• Today’s homebuyers could end up £326,000 wealthier over a 30-year period than people who rent, without even considering potential house price growth
  • Almost one in three homeowners (32%) see their mortgage as being like an investment in their future
  • Nearly half (48%) of homeowners with a mortgage agree they are able to save more because their loan is cheaper than renting.
  • Two in five (40%) homeowners agree it is becoming more acceptable to have a mortgage in later life, while 57% are interested in accessing money from their property as they age

Our latest research explores 10 defining trends which have altered the financial landscape for pensions and homeownership over the past three decades, as we approach the 30th anniversary of our founding members establishing consumer-focused standards for equity release products.

It draws on analysis of government, regulatory and industry data, supplemented by our biggest study to date of consumer attitudes and behaviours involving 5,000 UK adults, interviewed independently in summer 2021.

We identify how the dynamics of pension provision and property ownership have changed, and the impact this has had across the generations – comparing the experiences of adults in their sixties today, on the cusp of retirement, with those in their thirties with most of their working lives ahead.

Trends impacting pension provision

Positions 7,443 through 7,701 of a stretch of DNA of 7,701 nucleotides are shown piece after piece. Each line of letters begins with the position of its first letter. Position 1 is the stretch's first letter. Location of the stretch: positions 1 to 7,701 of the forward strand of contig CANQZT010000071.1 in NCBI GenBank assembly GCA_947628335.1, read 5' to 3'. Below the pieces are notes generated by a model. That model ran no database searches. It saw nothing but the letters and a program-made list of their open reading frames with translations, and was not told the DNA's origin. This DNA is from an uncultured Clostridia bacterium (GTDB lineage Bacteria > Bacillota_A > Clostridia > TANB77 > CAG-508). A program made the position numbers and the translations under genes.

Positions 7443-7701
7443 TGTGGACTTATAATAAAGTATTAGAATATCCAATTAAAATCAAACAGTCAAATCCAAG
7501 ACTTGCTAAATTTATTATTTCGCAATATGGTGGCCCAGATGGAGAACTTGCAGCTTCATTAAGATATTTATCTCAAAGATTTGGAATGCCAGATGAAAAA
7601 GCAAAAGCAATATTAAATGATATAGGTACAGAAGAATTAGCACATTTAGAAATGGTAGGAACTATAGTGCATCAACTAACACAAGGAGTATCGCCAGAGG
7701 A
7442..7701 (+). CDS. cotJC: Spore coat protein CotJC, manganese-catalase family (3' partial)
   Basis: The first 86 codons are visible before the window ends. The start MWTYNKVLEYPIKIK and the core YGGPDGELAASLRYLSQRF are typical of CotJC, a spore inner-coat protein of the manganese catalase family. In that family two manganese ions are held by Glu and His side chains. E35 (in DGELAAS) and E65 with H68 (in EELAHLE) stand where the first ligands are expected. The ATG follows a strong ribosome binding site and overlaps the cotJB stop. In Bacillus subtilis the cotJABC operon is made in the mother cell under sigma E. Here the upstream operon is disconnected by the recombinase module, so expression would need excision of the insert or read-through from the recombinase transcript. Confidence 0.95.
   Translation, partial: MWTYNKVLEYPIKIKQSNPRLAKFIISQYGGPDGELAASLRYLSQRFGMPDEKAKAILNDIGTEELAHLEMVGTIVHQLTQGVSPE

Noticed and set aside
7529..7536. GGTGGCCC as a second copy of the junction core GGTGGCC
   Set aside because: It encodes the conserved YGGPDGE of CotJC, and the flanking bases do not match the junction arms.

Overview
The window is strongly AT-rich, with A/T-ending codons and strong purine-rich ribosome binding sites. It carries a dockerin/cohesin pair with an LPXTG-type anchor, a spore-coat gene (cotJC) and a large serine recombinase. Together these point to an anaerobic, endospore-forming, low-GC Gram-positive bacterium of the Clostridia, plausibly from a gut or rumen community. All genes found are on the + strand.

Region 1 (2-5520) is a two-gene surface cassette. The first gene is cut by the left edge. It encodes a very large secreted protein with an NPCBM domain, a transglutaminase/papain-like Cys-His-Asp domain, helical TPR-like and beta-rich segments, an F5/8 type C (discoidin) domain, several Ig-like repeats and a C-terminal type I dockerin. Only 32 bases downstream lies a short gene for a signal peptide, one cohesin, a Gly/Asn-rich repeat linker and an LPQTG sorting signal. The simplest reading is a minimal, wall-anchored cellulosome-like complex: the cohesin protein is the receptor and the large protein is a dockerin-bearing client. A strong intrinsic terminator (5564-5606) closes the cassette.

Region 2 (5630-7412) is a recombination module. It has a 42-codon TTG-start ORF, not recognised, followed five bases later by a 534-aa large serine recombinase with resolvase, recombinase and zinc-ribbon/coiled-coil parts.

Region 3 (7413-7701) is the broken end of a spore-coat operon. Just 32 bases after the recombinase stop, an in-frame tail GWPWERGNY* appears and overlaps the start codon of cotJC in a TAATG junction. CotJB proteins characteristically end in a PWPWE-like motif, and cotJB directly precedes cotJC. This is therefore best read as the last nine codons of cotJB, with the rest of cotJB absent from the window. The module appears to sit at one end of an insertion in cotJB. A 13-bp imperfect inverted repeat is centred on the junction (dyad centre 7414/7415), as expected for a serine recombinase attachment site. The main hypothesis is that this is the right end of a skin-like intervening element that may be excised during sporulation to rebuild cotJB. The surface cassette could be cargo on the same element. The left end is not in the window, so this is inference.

• The decline of the job for life
  • The price of retirement income security
  • The handover of retirement funding responsibility
  • The legacy of pension freedoms
  • The march of the ageing population

Trends impacting property ownership

  • The high hurdles to homeownership
  • The regulatory squeeze on mortgages
  • The age of record loan affordability
  • The ever-lengthening mortgage term
  • The growing acceptance of debt in later life

As property and pensions form the bedrock of personal financial security for most households, the long-term shifts we outline have profound implications for how people will fund their later life ambitions, both now and in the future.

For people who manage to buy their own home during their working lives, our findings suggest the financial flexibility this should provide in retirement may be even more critical to their financial wellbeing than it is today.

Access the report below to explore our findings along with expert views from Age Partnership, Aviva, Canada Life, Equilaw, Just Group, Key, Legal & General and Scottish Widows Bank:


Download the report and supporting documents